I'm kind of surprised that there aren't more Evangelicals and evangelically minded Catholics raving about Ross Douthat's new book "Bad Religion". Maybe it's not fun to be called out by folks in your own tribe.
So anyway, right about the time America saw the realization of post-WWII consumerism and the military industrial complex enfold us like a small pox infested blanket the sexual revolution kicks in and oh boy, religion in America really takes it on the kisser. Church attendance drops off significantly and the American clergyman goes from moral authority to morally suspect or at least irrelevant, (and this was before the sex-abuse crisis within Catholicism). Of course, it's really not that simple. There are no easy scapegoats but Douthat does a really good job of marking the high point of "small o orthodoxy", (creedal, confessional religion), documenting it's decline and categorizing the various flavors of devolved Christianity and the regresses of Christendom.
Over the past 50 years or so the Church in America has struggled with various forms of cultural accommodation and engagement.
At Christianity Today, they seem pretty receptive to Douthat which I would say, is an encouraging sign for Evangelicalism. At First Things, the big criticism with Bad Religion is that Christianity's peak in America was brief and tenuous and a result of unlikely and unique circumstances. Well, Douthat seems to agree with that and marks it well as a rare anomaly that was really only an anomaly in as far as we can ignore some of the gaps in orthodoxy that are more easily glossed over in the good old mid-20th Century. As Elizabeth Scalia's assessment, also in First Things, notes, Douthat's real call is to point out to the validity of orthodoxy asserting itself in public square. In fact, Douthat's argument is that plenty of religious voices are given a platform in the public square, it's just that the heretical ones are more prominent. The new new thing, which is really a re-dressed artificial old thing, will give way to the timeless and authentic thing which, having never really been fully discovered, has been prematurely discarded.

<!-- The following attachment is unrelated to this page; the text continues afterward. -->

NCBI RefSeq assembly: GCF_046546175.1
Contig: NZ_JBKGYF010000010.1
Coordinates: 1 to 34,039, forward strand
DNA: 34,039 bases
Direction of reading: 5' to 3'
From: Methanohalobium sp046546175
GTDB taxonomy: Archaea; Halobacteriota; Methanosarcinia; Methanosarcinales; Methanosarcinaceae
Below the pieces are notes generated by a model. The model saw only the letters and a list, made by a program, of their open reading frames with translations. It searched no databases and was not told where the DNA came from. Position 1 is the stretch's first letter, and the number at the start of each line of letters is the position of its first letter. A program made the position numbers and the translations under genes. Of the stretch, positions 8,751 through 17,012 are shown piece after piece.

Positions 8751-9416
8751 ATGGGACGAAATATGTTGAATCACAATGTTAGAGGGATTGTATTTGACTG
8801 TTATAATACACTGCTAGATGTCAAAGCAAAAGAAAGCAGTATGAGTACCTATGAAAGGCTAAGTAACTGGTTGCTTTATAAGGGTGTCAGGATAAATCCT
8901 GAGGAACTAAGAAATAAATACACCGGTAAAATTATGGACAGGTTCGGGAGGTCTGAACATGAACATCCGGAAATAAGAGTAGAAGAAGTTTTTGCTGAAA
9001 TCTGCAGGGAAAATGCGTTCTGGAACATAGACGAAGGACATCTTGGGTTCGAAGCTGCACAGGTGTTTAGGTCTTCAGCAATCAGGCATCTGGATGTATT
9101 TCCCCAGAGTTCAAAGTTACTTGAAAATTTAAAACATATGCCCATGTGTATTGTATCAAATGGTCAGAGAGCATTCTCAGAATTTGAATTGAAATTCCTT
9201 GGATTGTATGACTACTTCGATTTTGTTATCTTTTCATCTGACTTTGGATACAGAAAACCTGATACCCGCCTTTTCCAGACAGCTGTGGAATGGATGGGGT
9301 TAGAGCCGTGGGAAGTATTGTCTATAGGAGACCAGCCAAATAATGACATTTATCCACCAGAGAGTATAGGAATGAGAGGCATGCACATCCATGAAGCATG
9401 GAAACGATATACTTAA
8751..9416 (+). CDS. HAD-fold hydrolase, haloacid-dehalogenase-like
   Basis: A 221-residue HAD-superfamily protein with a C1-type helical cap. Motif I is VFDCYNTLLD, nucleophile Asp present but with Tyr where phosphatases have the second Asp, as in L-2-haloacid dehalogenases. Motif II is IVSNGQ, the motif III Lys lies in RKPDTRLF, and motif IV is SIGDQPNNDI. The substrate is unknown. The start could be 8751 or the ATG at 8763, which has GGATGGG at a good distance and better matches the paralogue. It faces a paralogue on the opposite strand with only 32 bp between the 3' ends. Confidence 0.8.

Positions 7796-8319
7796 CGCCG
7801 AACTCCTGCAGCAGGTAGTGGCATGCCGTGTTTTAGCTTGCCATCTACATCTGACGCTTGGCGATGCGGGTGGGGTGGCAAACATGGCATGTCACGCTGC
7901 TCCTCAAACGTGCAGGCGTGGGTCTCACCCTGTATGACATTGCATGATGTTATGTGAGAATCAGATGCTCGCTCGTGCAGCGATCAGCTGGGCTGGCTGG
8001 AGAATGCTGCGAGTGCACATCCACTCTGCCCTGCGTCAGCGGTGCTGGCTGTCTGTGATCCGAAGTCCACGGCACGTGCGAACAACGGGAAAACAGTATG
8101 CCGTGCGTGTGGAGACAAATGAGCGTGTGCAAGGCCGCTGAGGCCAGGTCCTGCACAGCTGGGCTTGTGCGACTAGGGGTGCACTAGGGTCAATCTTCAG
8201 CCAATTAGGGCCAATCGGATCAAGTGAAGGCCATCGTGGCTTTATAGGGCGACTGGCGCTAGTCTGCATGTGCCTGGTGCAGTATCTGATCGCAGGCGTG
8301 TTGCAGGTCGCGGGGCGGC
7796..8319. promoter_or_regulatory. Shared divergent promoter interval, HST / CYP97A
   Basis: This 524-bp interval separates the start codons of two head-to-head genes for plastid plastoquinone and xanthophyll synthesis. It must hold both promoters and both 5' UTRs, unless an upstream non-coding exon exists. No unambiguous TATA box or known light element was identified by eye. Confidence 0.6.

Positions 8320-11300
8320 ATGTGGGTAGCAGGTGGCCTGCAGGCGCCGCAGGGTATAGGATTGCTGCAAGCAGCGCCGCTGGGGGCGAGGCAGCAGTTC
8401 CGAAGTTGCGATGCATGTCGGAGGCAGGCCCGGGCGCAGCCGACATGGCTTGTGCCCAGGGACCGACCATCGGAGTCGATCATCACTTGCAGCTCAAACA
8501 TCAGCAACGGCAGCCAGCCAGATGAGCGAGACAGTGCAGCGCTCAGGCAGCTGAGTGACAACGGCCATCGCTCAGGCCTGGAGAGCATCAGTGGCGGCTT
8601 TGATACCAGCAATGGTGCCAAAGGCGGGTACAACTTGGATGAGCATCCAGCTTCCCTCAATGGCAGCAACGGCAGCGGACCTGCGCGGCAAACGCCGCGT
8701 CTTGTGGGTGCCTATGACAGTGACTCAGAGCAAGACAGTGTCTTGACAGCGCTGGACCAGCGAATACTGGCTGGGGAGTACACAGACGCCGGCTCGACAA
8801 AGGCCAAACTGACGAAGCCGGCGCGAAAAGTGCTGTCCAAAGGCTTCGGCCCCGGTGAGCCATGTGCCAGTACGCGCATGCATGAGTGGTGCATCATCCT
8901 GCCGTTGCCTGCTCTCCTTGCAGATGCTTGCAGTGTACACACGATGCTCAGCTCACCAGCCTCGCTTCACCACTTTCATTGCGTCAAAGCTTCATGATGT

The first book I read after converting to Catholicism was Ralph Martin's, "The Catholic Church at the End of an Age." After experiencing the elation of being received into the Church it could have felt like a bit of a downer for me. But it wasn't. It somehow buffered me for the long haul. Like Douthat, Martin documents the fact that, (in terms of demographics and sociology studies anyway), the Faith and it's adherents are in a precarious spot. Like "at the End of an Age", "Bad Religion" seems very Tolkien to me. "The quest stands upon the edge of a knife." We are confronted with an overwhelming task in which the odds are very much against us. But then, that has always been the case with orthodox Christianity, and as GK Chesterton encourages us, “There never was anything so perilous or so exciting as orthodoxy.”